Follow @Openwall on Twitter for new release announcements and other news
[<prev] [next>] [<thread-prev] [thread-next>] [day] [month] [year] [list]
Date: Sat, 25 Jun 2011 03:48:46 +0400
From: Solar Designer <>
Subject: Re: John the Ripper 1.7.8: DES speedup

On Thu, Jun 23, 2011 at 09:59:27PM +0100, Larry Bonner wrote:
> For anyone interested, Brian published his algorithm on the following
> page:


On Thu, Jun 23, 2011 at 8:14 AM, Simon Marechal <> wrote:
> This sound pretty interesting. Is there a writeup coming

I'm not sure.  We have no specific plans on this.

> or some description of the approach ?

I'll try to explain it briefly:

Roman's primary idea was to start with breadth-first search - that is,
find Boolean functions for each possible truth table.  Doing it for the
full 6 inputs is impractical (we'd need 2**64 memory), but for 5 inputs
it is practical.  So we allocate a 2**32 entry array, indexed by truth
table of 5-to-1 functions.  Each filled entry holds the number of logic
operations needed to reach that truth table from a certain initial state
(typically from the 5 inputs supplied as-is).

Since our actual S-boxes are 6-to-4 rather than 5-to-1, this is followed
by depth-first search to choose 8 1-bit outputs (and their corresponding
32-bit truth tables, considering function complexities) that can be
combined to produce our desired 4 output bits (with pre-defined target
64-bit truth tables), with one of the 6 input bits being the selector bit.

There's also the task of choosing which bit to use as the selector and
which two operations (OR and XOR, AND and XOR, or AND-NOT and XOR) to
use to apply it to a pair of 5-to-1 outputs (the selector bit is chosen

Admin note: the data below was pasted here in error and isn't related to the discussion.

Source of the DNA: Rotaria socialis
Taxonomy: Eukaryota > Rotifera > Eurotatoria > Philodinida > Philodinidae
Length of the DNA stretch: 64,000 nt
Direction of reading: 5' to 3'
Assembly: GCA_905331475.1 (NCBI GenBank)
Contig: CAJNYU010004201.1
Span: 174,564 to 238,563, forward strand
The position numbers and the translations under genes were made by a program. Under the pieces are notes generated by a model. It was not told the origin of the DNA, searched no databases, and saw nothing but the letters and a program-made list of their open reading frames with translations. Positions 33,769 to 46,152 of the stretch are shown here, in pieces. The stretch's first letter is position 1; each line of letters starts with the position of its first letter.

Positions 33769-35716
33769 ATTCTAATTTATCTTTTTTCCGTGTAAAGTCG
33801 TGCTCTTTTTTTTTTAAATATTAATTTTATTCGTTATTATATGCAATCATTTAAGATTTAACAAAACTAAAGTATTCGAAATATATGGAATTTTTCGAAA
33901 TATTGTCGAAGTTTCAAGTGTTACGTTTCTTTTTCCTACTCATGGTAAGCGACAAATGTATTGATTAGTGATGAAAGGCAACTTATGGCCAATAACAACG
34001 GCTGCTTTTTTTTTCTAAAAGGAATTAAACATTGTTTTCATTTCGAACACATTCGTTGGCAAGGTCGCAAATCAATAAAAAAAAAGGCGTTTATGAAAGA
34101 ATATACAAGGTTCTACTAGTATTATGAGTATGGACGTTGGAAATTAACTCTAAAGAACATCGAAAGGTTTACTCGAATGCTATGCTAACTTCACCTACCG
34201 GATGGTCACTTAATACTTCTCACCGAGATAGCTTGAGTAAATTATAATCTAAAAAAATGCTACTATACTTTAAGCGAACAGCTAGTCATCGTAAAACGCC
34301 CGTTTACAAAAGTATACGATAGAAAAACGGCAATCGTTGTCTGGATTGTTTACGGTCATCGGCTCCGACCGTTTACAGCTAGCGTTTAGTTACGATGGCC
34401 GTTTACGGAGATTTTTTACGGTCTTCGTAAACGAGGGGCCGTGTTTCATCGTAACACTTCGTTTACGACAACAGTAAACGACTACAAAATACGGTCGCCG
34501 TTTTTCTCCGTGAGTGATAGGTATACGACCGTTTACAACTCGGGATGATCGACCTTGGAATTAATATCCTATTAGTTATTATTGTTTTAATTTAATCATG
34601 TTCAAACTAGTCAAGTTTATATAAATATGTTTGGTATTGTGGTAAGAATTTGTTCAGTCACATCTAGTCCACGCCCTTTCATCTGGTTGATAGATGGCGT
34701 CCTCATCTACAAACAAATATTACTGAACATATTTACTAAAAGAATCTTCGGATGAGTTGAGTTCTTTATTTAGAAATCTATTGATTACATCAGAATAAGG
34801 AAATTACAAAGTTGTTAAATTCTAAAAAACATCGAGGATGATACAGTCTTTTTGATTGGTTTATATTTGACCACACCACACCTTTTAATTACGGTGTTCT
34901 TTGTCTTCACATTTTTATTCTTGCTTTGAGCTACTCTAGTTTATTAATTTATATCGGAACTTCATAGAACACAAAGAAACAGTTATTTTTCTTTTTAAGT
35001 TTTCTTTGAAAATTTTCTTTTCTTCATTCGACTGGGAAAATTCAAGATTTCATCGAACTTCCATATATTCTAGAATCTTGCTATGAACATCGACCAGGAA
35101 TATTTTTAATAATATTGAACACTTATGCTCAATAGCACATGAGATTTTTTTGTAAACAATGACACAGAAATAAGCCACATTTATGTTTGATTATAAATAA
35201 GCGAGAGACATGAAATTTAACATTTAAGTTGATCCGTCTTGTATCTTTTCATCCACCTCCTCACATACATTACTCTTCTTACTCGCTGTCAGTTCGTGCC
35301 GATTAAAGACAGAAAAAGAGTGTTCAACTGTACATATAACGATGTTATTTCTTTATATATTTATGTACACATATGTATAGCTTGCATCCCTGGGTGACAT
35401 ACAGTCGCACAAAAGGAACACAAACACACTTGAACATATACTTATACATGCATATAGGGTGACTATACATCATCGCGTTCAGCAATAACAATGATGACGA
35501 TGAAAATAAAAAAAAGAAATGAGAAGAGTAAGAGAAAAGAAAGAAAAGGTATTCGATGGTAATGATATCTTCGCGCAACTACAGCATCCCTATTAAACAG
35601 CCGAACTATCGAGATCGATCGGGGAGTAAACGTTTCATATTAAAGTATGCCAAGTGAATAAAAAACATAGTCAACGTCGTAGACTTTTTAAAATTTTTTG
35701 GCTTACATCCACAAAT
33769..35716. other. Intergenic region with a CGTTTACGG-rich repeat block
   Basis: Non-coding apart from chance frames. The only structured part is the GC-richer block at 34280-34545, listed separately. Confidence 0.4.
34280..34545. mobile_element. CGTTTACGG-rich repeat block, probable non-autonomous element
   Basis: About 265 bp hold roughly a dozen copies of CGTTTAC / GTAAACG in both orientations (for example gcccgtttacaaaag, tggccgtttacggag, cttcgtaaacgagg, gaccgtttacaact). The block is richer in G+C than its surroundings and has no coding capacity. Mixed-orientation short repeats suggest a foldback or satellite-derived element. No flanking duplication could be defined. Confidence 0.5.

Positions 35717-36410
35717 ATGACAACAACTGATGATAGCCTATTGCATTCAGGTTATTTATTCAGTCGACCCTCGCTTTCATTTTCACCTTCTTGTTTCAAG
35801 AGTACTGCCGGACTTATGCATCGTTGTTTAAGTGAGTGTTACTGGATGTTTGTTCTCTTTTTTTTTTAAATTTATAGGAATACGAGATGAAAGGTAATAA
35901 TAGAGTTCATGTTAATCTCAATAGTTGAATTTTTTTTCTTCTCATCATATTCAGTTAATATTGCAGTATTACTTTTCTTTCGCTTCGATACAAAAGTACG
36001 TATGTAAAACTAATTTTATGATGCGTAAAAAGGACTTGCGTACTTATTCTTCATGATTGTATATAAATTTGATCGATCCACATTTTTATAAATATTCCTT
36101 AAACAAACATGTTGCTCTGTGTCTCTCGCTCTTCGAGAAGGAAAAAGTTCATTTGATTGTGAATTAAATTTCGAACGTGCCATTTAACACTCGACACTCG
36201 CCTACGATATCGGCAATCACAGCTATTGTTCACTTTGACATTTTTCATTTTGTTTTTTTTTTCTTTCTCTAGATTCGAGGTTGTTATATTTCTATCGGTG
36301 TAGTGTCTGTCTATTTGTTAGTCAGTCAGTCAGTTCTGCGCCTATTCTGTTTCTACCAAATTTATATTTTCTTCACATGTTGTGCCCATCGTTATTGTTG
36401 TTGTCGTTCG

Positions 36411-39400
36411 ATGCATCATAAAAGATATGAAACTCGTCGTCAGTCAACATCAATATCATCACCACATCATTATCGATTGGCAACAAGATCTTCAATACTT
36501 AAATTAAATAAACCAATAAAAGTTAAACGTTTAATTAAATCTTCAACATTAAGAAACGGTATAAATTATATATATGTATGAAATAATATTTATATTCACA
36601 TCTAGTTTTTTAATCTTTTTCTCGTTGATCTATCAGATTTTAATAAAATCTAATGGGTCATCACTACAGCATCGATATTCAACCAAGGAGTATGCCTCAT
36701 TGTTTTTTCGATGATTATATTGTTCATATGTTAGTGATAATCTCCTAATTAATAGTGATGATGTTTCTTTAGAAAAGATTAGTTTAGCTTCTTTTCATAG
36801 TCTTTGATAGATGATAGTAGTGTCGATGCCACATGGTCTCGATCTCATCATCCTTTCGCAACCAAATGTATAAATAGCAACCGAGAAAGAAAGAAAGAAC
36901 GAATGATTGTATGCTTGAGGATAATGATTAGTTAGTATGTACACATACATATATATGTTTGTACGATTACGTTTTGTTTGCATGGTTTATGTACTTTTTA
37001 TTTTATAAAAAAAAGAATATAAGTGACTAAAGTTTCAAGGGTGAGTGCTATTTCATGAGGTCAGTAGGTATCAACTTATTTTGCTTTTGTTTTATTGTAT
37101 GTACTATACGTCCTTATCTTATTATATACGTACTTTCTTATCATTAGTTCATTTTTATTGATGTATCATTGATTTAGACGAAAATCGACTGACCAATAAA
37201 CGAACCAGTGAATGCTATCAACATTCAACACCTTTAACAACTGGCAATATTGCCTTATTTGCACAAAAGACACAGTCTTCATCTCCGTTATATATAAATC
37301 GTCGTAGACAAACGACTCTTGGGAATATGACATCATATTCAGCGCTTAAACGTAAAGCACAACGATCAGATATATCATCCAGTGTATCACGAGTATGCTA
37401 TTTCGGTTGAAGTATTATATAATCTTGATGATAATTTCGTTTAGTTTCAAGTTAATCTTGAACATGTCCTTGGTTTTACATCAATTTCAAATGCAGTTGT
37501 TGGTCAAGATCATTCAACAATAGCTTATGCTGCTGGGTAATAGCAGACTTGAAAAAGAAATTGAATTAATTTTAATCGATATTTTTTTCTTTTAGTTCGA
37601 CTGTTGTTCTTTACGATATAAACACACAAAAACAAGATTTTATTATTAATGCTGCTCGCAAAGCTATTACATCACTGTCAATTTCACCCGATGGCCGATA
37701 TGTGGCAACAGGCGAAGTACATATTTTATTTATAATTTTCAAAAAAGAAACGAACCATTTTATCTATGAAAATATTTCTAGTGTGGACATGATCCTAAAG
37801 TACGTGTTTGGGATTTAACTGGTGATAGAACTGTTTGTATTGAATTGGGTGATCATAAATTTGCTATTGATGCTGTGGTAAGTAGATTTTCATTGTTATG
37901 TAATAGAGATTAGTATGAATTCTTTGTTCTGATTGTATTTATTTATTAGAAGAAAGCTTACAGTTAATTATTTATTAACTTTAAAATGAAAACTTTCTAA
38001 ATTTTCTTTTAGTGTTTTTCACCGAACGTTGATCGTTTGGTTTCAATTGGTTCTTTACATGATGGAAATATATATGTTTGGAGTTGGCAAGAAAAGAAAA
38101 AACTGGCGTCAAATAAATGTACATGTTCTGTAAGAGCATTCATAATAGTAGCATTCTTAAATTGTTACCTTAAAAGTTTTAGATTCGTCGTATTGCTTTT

for all 4 outputs at once, but the two operations may be chosen
differently per output).  Luckily, that's a small enough number of
alternatives to try.

Additionally, in some cases Roman chose to provide other than 5 direct
inputs of the S-box as the initial state to measure function
complexities against.

Finally, there's the task of reconstructing the chosen 5-to-1 functions
and generating the proper expressions with intermediate results reuse
(for the 8 partial outputs).

Much of this requires a lot of manual tuning and re-tuning per S-box.

I'm sure I have missed many details, some of them for simplicity and
some because Roman and not I was the one to work on this.  (So I don't
recall or even don't know some of the details, even though I do have a
copy of the program code.)

As I had mentioned, my involvement was code generation and feedback to
Roman to make sure we're able to generate decent code.  Roman was
running my Perl scripts to estimate the number of registers and 2-op
instructions needed for different S-box expressions.  Then I also ran
them, and improved them further, to choose the most suitable ones of the
remaining S-box expressions (thousands of them).  My final revisions
also estimated available parallelism, separately for 3-op and 2-op
architectures.  You can see some selection criteria in somewhat cryptic
comments in the S-box files in JtR 1.7.8, like this:

/* s8-019630, 41 gates, 14 regs, 11 andn, 4/21/60/101/143 stalls, 62 biop */

Not surprisingly, the goal to require fewer registers sometimes
conflicted with the desire to have more parallelism.  There were other
conflicting criteria as well.  Thus, the final S-box files in 1.7.8 have
several versions of almost every S-box, with #if's.

I also suggested a way to halve the big array (to 2**31 entries), but we
never implemented that.  This would be desirable if we decided to get a
community involved in searching for even more optimal S-box expressions -
such that people with 32-bit systems could participate too.
(As currently implemented, Roman's program requires a 64-bit system with
at least 5 GB RAM, and this might not always be enough.)


Powered by blists - more mailing lists

Confused about mailing lists and their use? Read about mailing lists on Wikipedia and check out these guidelines on proper formatting of your messages.